Champagne / France

At A Glance


Adrien Delespierre


Champagne (Montagne de Reims)


Chardonnay, Pinot Noir, Pinot Meunier


Organic practicing

Their Story

The Bertrand and Delespierre families have been making wine in the Montagne de Reims for generations, where Chantal Bertrand and Didier Delespierre founded their ten hectare domaine in 1980. Located in Chamery, right between Reims and Epernay, their vines are spread across four Premier Cru villages: Chamery, Ecueil, Villedommange, and Montbré. Their children, brother and sister team Adrien and Clémence, have begun taking over the domaine as they are lowering dosage levels, increasing the importance of organic work in the vines, and focusing in on showcasing the unique micro-terroirs of each of the four villages. Adrien stressed to us during our visit that farming without the use of herbicides and pesticides, meticulous work in the vines and in the cellar, and the balance of oak and tank usage during alcoholic fermentation and élevage have always been important philosophies of his parents; he and his sister will not only respect the philosophies implemented by their parents, but will take the domaine one step further as it is passed on to the next generation.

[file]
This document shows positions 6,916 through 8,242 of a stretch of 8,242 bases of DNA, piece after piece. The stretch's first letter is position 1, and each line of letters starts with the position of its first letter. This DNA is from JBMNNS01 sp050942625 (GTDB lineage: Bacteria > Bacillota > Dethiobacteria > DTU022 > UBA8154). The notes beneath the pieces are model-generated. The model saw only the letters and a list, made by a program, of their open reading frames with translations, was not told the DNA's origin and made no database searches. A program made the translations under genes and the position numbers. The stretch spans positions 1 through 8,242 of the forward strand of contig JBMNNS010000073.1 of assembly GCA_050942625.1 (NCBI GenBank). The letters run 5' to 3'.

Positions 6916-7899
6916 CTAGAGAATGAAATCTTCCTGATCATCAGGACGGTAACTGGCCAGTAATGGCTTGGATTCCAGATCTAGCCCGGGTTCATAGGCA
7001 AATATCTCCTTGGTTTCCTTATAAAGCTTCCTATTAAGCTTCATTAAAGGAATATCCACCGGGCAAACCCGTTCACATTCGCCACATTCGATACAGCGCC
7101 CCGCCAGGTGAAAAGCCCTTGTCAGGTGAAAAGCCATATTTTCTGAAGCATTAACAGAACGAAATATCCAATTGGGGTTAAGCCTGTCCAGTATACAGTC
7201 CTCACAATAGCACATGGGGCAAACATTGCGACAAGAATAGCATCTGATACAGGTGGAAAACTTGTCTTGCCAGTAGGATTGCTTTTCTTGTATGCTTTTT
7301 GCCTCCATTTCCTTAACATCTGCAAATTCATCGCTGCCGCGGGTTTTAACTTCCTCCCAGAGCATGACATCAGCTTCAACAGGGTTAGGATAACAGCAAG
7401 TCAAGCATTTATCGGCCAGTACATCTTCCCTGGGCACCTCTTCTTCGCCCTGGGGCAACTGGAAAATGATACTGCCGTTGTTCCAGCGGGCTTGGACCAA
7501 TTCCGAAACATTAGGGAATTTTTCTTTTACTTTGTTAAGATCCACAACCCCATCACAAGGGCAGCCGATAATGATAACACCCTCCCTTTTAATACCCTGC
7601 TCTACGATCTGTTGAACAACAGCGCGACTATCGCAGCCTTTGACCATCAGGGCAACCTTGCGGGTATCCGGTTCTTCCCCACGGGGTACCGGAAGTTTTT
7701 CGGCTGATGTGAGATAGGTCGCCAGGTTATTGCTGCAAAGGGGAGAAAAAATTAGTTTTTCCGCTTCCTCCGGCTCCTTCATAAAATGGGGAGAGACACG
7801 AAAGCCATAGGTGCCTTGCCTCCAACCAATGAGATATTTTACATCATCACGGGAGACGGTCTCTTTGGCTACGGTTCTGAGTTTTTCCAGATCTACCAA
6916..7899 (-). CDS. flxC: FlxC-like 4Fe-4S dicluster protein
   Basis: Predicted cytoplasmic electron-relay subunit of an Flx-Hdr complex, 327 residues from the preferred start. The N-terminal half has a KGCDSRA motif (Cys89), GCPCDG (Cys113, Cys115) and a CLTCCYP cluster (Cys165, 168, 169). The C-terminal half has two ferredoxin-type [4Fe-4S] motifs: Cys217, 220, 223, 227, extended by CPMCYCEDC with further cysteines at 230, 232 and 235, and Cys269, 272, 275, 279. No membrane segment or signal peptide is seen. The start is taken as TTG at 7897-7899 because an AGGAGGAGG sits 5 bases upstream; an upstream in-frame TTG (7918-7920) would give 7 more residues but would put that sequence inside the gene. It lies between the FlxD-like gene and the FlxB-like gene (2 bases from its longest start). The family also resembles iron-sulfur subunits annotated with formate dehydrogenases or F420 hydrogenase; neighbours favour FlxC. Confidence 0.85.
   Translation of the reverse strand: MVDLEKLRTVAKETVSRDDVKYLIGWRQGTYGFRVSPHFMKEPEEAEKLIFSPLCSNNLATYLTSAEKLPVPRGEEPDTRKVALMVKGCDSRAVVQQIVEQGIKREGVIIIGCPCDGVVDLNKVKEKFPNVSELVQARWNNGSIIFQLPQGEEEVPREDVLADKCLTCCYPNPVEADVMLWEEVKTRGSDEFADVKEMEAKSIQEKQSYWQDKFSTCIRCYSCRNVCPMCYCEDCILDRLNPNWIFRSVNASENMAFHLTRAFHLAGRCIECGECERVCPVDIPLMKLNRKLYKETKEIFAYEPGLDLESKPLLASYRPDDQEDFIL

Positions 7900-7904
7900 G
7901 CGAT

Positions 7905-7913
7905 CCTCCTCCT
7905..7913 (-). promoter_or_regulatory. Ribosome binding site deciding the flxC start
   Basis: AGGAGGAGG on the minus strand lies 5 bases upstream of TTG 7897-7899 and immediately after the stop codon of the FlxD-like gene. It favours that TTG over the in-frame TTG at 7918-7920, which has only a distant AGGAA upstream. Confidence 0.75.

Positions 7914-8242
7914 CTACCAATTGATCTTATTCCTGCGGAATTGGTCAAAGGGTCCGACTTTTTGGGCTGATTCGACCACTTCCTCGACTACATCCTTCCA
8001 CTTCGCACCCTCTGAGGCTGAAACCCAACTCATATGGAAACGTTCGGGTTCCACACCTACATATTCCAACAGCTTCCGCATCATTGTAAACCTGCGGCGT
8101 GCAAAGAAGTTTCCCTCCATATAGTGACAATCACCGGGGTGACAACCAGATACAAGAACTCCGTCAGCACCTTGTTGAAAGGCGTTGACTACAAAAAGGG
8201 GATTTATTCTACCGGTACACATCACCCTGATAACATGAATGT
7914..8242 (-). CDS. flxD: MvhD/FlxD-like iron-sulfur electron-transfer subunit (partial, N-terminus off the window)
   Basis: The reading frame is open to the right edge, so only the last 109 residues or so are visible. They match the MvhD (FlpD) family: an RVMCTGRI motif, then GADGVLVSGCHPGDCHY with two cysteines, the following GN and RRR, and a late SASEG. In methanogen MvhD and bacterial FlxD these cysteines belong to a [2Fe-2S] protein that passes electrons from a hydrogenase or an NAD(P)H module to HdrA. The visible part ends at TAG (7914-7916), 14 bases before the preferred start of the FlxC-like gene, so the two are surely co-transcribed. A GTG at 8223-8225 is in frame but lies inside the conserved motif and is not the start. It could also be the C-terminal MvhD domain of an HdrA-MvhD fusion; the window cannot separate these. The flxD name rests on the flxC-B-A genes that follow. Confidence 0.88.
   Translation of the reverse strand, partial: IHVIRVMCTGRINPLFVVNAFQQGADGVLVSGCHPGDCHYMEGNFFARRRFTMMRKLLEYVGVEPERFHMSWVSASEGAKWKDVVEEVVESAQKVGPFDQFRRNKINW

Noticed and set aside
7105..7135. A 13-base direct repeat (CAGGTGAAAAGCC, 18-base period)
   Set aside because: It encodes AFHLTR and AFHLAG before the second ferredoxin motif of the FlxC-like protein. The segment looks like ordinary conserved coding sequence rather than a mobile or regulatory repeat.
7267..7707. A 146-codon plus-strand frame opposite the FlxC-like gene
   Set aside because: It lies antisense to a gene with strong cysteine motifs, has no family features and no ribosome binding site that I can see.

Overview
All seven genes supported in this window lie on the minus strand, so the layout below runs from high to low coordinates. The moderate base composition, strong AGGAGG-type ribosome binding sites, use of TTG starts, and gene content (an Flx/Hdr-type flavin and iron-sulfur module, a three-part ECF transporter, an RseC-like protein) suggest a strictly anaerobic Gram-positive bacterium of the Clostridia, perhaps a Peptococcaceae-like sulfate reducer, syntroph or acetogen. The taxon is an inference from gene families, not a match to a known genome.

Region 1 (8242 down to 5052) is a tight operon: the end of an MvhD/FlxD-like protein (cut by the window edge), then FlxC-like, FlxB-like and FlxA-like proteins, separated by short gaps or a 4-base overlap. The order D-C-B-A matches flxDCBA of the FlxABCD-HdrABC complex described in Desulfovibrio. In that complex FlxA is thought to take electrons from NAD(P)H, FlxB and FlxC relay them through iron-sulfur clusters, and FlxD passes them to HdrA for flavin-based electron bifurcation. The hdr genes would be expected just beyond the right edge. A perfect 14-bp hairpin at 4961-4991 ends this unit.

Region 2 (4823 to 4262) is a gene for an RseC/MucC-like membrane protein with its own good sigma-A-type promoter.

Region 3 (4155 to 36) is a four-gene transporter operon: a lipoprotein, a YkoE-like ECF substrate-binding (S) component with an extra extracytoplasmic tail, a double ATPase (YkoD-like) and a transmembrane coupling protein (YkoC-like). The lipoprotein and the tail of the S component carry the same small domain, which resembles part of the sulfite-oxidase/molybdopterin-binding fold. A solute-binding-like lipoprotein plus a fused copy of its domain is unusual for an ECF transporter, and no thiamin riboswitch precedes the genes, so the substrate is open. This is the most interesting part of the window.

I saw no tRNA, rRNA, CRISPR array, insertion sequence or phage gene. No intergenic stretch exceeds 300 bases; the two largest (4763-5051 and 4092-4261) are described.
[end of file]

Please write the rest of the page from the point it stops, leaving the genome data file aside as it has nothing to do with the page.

Mid Post Image
Adrien takes us on a tour of their parcels in Chamery and Ecueil showcasing the health of the vines and the earth even in the cold month of January.

In the vines, the family works with “respect du terroir,” earning their HVE certification (Haute Valeur Environnementale) for sustainability in 2019. The vines, which average 30 years in age, have never been treated with herbicides or chemicals. Adrien and Clémence will slowly be converting all vineyard work to organic as they work towards smaller yields and higher maturity of the grape before harvesting.

In the cellar, a traditional Champagne press is used and all juice is moved by gravity from the press to the cellar. The wines go through native yeast fermentation naturally in demi-muid, 600L barriques as well as in stainless steel tank. Nothing is rushed during the fermentation process as alcoholic fermentation can take up to three or more weeks. Natural malolactic fermentation may or may not occur, but is never forced. All wines rest a minimum of four years “sur lattes” in their cellar before disgorgement and the amount of dosage used is based on tasting trials before a final decision is made.